[linux-audio-user] Audio 3-D Demo --- Any Interest in Software?

davidrclark at earthlink.net davidrclark at earthlink.net
Mon Jan 5 16:49:41 EST 2004

Thanks very much to those on the user list who listened to the demo 
and/or responded regarding 3-D Audio.  I really appreciate all of the 
feedback.  I'll try to answer some of the queries and comment on 
responses in one combined email rather than have a string of 
individual responses, so this is a little long.  However, many of the 
themes are related, so I'd prefer to answer in this all-in-one manner.

On "harshness" (Mark Constable) and "extreme" separation (Jörn)  plus 
Mark's observations of the demo clips:

Both the harshness and the extreme separation are adjustable.  These 
effects people noticed aren't a necessary result of the 3-D processing 
by any means.  The separation is exaggerated for this demo.  The 
monophonic clip was included simply to emphasize that I did not merely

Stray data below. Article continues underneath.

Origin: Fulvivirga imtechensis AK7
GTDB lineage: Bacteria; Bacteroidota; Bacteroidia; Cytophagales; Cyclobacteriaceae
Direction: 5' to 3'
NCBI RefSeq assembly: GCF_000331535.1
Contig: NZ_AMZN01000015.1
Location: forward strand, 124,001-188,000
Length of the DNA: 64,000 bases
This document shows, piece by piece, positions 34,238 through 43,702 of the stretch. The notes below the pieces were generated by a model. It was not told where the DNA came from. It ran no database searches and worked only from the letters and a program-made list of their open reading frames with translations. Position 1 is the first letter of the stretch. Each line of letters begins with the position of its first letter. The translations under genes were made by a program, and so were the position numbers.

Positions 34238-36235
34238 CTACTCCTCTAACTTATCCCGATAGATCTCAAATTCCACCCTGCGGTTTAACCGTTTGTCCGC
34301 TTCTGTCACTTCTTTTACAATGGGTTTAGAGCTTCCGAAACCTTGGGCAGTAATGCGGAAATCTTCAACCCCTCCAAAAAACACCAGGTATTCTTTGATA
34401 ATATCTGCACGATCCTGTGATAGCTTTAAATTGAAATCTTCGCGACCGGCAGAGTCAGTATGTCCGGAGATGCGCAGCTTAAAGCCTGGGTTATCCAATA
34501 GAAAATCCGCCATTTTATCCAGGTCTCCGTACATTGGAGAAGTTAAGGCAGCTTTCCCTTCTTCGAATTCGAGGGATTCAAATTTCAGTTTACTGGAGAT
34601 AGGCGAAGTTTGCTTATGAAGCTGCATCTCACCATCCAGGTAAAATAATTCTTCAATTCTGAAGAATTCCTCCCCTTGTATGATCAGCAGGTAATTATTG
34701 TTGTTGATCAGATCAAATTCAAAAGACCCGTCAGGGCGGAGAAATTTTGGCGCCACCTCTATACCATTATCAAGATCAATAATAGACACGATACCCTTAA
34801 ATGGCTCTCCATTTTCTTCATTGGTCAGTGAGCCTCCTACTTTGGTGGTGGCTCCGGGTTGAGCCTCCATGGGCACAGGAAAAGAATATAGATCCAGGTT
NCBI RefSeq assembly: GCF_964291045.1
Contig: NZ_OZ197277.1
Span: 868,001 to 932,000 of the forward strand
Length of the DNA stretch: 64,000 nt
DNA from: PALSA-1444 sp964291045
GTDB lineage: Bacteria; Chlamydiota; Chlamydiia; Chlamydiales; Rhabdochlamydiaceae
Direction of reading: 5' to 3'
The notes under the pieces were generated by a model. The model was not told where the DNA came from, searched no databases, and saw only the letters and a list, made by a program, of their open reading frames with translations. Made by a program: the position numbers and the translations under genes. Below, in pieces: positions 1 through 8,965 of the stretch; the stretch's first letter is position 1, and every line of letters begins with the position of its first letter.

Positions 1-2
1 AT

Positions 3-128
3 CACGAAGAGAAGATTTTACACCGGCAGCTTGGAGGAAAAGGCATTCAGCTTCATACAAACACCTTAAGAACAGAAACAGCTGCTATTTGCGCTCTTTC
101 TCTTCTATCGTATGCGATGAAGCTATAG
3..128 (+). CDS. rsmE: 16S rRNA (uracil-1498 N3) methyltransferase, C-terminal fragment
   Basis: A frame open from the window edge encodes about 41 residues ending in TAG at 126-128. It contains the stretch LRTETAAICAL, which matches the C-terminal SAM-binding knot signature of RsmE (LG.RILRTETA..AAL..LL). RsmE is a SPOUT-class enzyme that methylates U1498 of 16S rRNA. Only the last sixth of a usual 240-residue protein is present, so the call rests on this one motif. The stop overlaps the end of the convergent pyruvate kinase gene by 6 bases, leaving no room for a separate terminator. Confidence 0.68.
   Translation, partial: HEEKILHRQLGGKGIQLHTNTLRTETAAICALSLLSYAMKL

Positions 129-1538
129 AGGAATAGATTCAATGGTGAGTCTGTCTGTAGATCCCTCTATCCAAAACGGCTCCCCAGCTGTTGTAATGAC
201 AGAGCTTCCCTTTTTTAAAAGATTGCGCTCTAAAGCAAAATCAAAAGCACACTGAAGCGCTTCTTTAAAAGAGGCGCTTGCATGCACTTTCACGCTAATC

take the reverberated, stereophonic output of the synth (clips #2 and 
#4) and "improve" it a little; instead I completely started over with 
very dull, dry, monophonic recordings (#1 and #5).

Cohesiveness (Jan), preprocessing and bus-oriented reverbs (Mark 

The 3-D processing provides a more well-integrated or cohesive sound 
due to the physical basis of the processing.  In using typical DSP-
oriented techniques, you are essentially processing the audio in a 
non-physical manner, despite the terminology "early reflections" and 
so on.  The 3-D processing involves solution of the wave equation in 
three dimensions, providing a solid physical basis.  I have found that 
far less tweaking is necessary for this approach than with the usual 
DSP-oriented processing that is the norm. 

As Mark Knecht wrote, this approach lends itself more to 
preprocessing, or determining in advance what processing to do, then 
doing it.  The good news is that the result will be closer to 
something you can use than it would be using the normal 
mixing/processing approach.  The bad news is that the best way to use